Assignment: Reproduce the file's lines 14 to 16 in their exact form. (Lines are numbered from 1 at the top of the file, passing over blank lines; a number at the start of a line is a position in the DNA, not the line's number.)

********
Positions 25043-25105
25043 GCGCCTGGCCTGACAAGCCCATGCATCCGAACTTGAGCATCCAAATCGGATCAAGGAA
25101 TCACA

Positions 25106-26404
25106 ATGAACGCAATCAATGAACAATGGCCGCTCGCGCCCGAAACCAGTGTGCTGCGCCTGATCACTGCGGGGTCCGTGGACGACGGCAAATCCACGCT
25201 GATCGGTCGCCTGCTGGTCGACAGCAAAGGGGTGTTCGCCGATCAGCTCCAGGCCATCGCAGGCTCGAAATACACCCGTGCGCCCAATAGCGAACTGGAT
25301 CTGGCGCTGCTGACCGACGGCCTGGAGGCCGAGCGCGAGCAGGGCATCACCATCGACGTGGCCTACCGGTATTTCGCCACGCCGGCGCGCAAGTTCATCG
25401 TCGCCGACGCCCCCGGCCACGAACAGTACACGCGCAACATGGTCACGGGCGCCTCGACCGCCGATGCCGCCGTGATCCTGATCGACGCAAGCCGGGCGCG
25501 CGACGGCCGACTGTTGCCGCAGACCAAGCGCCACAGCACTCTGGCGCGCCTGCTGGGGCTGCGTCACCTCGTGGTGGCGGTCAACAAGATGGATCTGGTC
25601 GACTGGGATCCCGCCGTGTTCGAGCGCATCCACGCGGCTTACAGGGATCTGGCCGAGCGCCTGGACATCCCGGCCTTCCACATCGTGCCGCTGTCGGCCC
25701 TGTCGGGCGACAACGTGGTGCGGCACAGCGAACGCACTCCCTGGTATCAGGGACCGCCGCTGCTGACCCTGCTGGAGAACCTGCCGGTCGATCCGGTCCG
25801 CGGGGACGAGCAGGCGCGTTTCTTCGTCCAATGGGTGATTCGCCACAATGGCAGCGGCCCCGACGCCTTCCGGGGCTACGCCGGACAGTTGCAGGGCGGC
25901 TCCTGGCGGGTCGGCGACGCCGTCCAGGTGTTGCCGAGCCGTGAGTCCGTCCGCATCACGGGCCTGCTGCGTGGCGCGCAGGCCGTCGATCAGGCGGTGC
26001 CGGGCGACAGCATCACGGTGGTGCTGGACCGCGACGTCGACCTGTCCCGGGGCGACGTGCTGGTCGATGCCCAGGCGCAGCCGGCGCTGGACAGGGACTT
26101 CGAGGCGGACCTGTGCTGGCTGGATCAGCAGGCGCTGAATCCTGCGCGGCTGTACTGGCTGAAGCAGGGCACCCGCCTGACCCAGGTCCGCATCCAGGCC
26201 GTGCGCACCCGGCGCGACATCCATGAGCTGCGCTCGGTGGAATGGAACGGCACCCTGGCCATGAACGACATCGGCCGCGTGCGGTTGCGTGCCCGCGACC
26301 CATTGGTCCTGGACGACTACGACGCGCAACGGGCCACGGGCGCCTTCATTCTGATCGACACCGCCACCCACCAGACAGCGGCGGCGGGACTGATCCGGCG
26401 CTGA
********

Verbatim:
26001 CGGGCGACAGCATCACGGTGGTGCTGGACCGCGACGTCGACCTGTCCCGGGGCGACGTGCTGGTCGATGCCCAGGCGCAGCCGGCGCTGGACAGGGACTT
26101 CGAGGCGGACCTGTGCTGGCTGGATCAGCAGGCGCTGAATCCTGCGCGGCTGTACTGGCTGAAGCAGGGCACCCGCCTGACCCAGGTCCGCATCCAGGCC
26201 GTGCGCACCCGGCGCGACATCCATGAGCTGCGCTCGGTGGAATGGAACGGCACCCTGGCCATGAACGACATCGGCCGCGTGCGGTTGCGTGCCCGCGACC